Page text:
Also, there are strict regulations regarding how an organisation must treat data that contains personal information about its customers. Creating separate policies for how specific types of data are to be inspected and replicating it at different locations is a tedious task, so organisations tend to skip the process altogether.

There are some key steps an organisation can take to protect itself from encrypted cyberattacks. These can be undertaken without the need to slow or disrupt network traffic which would have negative flow-on impacts for users. The steps are:

  1. Use the cloud: Decrypt, detect, and prevent threats in all SSL traffic by using a cloud-native, proxy-based architecture that can inspect all traffic for every user without affecting network performance
  2. Quarantine: Make use of an AI-driven tool to quarantine unknown attacks and stop patient-zero malware. Suspicious content is automatically held for analysis, unlike firewall-based passthrough approaches
  3. Deliver consistent security: Empower your IT team to deliver consistent security measures for all users in all locations. This will ensure everyone has the same level of network protection at all times, whether they are working from home, the office, or on the road.
  4. Reduce the attack surface: Beginning from a position of zero trust, where lateral movement can’t exist, take steps to reduce your overall attack surface. By taking their approach, applications become invisible to attackers while authorised users can directly access the resources they require rather than the entire network.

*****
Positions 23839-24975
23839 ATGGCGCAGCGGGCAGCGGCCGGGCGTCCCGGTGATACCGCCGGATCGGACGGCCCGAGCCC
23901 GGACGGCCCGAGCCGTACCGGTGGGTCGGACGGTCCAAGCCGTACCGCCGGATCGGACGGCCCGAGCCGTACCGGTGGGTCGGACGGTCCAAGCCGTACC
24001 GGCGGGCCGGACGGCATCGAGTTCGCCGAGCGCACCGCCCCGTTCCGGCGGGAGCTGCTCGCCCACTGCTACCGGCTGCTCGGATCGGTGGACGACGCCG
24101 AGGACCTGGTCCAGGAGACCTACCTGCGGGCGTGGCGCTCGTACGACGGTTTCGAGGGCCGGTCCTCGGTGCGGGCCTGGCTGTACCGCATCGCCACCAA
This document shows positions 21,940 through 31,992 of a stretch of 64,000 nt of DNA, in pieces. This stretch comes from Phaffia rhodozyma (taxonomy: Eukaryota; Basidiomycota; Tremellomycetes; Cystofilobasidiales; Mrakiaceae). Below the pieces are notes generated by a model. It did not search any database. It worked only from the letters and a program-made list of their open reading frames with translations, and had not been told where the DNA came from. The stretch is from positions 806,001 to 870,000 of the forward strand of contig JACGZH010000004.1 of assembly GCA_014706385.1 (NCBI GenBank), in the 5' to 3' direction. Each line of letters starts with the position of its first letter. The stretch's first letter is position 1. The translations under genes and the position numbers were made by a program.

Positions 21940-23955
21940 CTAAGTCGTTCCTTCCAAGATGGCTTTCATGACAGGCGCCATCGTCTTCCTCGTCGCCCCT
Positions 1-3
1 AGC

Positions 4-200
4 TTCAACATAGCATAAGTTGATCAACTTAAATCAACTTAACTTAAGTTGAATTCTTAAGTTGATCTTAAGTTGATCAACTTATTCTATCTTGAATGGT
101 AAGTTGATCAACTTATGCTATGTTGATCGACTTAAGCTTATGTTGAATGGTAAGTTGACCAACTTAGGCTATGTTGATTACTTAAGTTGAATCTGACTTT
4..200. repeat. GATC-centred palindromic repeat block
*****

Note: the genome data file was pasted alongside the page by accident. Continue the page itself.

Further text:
While it’s clear that SSL/TLS will remain an important component of IT security infrastructures for some time to come, it’s also important to realise the risks that this imposes. With cybercriminals taking advantage of the techniques to hide their attacks, additional steps are required to ensure your organisation does not fall victim to their efforts.

By understanding why attackers are using SSL/TLS and the common techniques they are adopting to mount attacks, you can be much better prepared to counter their threats. Take the time now to evaluate your traffic inspection techniques and ensure they are up to the task.

Steve Singer is the regional vice president and country manager, Australia and New Zealand at cloud-based information security company, Zscaler. 

Op-Ed: Why SSL encryption is not as secure as you might think